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Don't Punish Parents for Teaching Independence


You might have heard of the term "helicopter parents," which describes adults who constantly hover over their children and make all their decisions for them, lest any harm come to them or any mistakes be made by them. In recent years, however, a backlash movement has grown against parenting with such a tight leash; it's known as "free-range parenting."

Free-range parenting encourages treating children as intelligent and capable, and allowing them to grow by becoming more independent, not encasing them in bubble wrap. It recognizes that "Our kids are not in constant danger," Lenore Skenazy told us; she founder of the movement, author of the book and blog "Free-Range Kids," and star of the new show "World's Worst Mom" on the Discovery Life Channel. "Our children don't need a security detail every time they leave home."

Contrary to popular perception, the country has actually gotten safer, though one may be excused for thinking otherwise, given the prevalence of crime shows on TV and sensationalized media coverage of some of the rare instances where children are abducted and harmed.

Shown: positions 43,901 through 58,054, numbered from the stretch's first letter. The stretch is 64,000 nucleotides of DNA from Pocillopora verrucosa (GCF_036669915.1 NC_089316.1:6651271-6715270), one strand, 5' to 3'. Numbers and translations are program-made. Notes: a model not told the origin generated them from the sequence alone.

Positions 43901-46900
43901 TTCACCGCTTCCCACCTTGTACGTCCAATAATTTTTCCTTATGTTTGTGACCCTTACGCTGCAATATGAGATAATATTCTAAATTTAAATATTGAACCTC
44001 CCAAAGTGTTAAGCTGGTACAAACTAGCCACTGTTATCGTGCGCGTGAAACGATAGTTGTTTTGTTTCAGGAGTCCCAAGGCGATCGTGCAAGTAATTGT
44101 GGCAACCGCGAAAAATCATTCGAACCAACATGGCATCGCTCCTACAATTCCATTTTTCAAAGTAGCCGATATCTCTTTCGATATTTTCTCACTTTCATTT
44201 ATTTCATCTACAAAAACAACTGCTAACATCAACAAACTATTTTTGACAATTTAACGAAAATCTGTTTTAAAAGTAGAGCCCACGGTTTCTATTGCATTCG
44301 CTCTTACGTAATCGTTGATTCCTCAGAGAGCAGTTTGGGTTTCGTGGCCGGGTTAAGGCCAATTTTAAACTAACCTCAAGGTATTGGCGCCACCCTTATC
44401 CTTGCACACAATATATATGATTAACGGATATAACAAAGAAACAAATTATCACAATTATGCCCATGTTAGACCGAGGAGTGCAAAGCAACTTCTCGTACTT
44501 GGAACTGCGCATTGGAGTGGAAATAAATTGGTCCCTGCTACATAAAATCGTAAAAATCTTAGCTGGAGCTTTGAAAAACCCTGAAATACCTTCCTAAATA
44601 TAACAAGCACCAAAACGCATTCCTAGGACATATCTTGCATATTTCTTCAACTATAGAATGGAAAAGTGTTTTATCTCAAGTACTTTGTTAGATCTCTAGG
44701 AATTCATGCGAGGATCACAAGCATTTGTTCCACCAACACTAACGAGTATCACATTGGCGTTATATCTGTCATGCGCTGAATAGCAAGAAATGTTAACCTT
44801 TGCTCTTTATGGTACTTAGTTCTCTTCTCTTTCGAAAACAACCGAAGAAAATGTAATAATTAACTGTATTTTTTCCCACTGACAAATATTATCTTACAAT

Yet, the government is the ultimate helicopter parent when it comes to making life decisions — including parenting one's own children.

And dissent from this philosophy is not to be tolerated. A Silver Spring, Md., couple has found this out the hard way.

Danielle and Alexander Meitiv are now being investigated for child neglect for the supposed crime of allowing their 10-year-old son and 6-year-old daughter to walk home together from a park one mile away.

In a depressing sense, one supposes it is only natural for an ever-growing and encroaching government that seeks to coddle its subjects from cradle to grave to enforce such coddling parental behavior on its citizens. But the dependency this breeds is antithetical to freedom and the sense of personal pride that comes from such independence.

Parents should not have to fear being locked up or having their children taken away from them for allowing their kids the freedom to explore the world the way our parents did. Children and adult citizens alike should even be afforded the freedom to make mistakes — and to learn from them.




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